The Moderator and the Ejecting Electrode

The moderator 12 is made of a material having a negative work function for the positrons and capable of effectively moderating the fast positrons. Specifically, the moderator may be made of monocrystalline tungsten foil, monocrystalline nickel foil, or the like. Alternatively, polycrystalline tungsten or nickel foil may be used although the efficiency is reduced. The foil is annealed in a vacuum to remove defects therefrom before use. If the target member 11' itself has a negative work function for the positrons, the moderator 12 can be dispensed with. In other words, the target member 11' also serves as the moderator. As described above, a condition used as the moderator 12 is to have a negative work function for the positrons. Therefore, it is not necessary to prepare the moderator 12 separately from the target member 11 when the target member 11 is made of a material having the negative work function for the positrons like the target member 11'. The use of the moderator 12 is allowed even when the target member 11 has the negative work function. When the target member 11 does not have the negative work function for the positrons (that is, when the target member 11 has positive work function for the positrons), the moderator 12 is prepared separately from the target member 11. The fast positrons emitted form the β+ decay radioisotopes are moderated by either the moderator 12 or a moderator part of the target member 11' and emitted outside either the moderator 12 or the moderator part of the target member 11' as the slow positrons by the negative work function of the moderator 12 or the moderator part of the target member 11'. When the target member is made of aluminum, the target member has either the positive work function or the negative work function as a principal crystalline plane of the target member. When the target member is made of polycrystalline aluminum, the work function of the target member is indefinite or undecided. In such cases, a separate moderator is prepared. When the target member is made of boron, the target member has the negative work function. In the boron target member, it is not necessary to prepare the moderator.

The moderator 12 is faced to the opposite surface 11b of the target member 11 opposite to the incident surface 11a so that the accelerated particles 10 do not strike the moderator 12. As a consequence, it is possible to separate the accelerated particle incident section and the slow positron beam ejecting section. This makes the optical system simpler in the transmission type than in the reflection type. Such simple optical system can be readily manufactured at a reduced cost.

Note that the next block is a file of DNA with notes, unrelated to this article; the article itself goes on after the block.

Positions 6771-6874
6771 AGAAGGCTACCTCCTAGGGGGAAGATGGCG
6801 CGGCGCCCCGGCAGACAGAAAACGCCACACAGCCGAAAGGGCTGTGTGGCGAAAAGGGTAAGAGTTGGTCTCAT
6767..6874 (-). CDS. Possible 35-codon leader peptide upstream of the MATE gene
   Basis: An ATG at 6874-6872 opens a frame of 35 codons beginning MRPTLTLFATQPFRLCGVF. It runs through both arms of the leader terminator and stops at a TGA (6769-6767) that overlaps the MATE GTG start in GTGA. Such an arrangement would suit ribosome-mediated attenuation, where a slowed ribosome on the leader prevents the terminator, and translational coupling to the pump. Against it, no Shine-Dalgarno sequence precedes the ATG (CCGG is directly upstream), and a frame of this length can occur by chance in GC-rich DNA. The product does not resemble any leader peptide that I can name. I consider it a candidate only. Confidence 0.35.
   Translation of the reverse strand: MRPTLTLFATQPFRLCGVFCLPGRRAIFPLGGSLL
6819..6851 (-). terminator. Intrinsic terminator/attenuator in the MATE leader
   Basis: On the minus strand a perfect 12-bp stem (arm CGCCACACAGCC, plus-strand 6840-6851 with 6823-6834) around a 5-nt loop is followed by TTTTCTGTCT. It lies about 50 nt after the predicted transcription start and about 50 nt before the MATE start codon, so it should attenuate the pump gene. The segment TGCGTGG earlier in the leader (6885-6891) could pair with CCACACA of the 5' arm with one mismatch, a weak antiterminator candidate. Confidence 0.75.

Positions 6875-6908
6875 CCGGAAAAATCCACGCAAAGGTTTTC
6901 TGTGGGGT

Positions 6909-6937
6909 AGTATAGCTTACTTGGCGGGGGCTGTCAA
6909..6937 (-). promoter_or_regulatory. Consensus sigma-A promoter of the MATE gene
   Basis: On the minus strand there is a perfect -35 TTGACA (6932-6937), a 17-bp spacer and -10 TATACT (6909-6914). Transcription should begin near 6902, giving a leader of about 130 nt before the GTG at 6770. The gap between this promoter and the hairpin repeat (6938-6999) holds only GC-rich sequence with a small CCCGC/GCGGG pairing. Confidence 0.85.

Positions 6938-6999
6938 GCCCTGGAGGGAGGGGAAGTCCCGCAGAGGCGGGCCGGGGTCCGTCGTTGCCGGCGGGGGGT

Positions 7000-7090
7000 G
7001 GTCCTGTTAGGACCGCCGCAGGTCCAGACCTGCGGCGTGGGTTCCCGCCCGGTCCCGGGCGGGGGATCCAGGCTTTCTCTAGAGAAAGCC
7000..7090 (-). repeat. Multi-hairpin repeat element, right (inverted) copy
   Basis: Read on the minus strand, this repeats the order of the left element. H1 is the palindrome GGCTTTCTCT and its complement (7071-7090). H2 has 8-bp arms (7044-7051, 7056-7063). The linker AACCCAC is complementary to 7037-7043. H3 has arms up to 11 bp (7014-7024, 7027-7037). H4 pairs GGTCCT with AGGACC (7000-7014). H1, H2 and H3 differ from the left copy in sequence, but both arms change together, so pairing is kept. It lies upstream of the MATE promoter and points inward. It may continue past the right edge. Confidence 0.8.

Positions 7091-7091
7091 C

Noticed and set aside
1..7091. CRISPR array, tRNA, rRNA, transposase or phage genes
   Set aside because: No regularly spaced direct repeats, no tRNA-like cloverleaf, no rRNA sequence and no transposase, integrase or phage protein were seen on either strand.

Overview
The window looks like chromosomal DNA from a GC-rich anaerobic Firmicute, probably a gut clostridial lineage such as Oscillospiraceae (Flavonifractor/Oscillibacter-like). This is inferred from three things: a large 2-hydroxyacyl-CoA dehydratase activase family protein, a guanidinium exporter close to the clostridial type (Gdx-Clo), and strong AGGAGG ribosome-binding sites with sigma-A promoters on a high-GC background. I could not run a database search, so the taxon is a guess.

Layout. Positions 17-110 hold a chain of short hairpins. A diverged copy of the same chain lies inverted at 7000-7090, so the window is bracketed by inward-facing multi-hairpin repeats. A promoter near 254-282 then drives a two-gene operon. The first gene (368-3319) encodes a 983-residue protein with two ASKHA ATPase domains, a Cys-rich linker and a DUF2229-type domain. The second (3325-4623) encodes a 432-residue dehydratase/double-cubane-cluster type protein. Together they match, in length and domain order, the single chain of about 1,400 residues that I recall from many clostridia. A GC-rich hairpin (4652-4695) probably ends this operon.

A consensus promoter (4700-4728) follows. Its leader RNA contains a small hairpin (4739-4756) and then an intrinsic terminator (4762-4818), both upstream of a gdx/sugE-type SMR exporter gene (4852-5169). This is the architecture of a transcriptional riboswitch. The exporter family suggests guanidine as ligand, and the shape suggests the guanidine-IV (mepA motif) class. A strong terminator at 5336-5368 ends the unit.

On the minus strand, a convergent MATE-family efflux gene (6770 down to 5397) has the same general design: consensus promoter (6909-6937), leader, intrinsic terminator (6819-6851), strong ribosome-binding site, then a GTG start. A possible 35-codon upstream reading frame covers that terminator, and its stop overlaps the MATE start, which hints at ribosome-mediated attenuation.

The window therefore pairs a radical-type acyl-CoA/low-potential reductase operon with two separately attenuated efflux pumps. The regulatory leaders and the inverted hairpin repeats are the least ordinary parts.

In order to increase the intensity of the slow positron beam 14, the moderator 12 is located as nearly as possible to the target member 11. A positive potential is applied to the moderator 12 so that the ejecting electrode 13, which has a potential of a predetermined polarity, effectively ejects the slow positron beam 14.

The Vacuum Chamber

Both the particle accelerator 200 and the slow positron beam generating device may be accommodated in the single common vacuum chamber as illustrated in FIGS. 2 and 6. However, it is preferable to provide the separate vacuum chambers for the particle accelerator 200 and the slow positron beam generating device, as illustrated in FIGS. 3 through 5 and 7. With this structure, the target member 11 or 11' can be cooled with an improved efficiency so that an increased amount of the accelerated particles can strike the target member 11 or 11'. As a result, the slow positron beam 14 has an increased intensity. In addition, the safety of a system comprising the separate chambers is assured.

As described above, the slow positron beam generating device of the transmission type according to this invention makes it possible to generate a high-intensity slow positron beam in an on-line mode of the accelerator. Thus, the disadvantages in the conventional reflection type slow positron beam generating device is removed according to this invention. In addition, the slow positron beam generating device of the transmission type has a simple optical system as compared with the conventional reflection type device. Such a simple optical system can readily be manufactured at a low cost. Furthermore, the particle accelerator 200 and the slow positron beam generating device are accommodated in the separate vacuum chambers so that the target member 11 or 11' is effectively cooled. As a consequence, an increased amount of the accelerated particles can strike the target member 11 or 11' to thereby increase the intensity of the slow positron beam.

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Reference
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Referenced by
Citing PatentFiling datePublication dateApplicantTitle
US5917874 *Jan 20, 1998Jun 29, 1999Brookhaven Science AssociatesAccelerator target
US6743516Aug 3, 2001Jun 1, 2004Guardian Industries CorporationHighly durable hydrophobic coatings and methods
US7750325 *Nov 28, 2007Jul 6, 2010The United States Of America As Represented By The United States Department Of EnergyMethods and apparatus for producing and storing positrons and protons
Classifications
U.S. Classification376/195
International ClassificationG21K1/00, H05H7/10, G21G1/10
Cooperative ClassificationG21G1/10
European ClassificationG21G1/10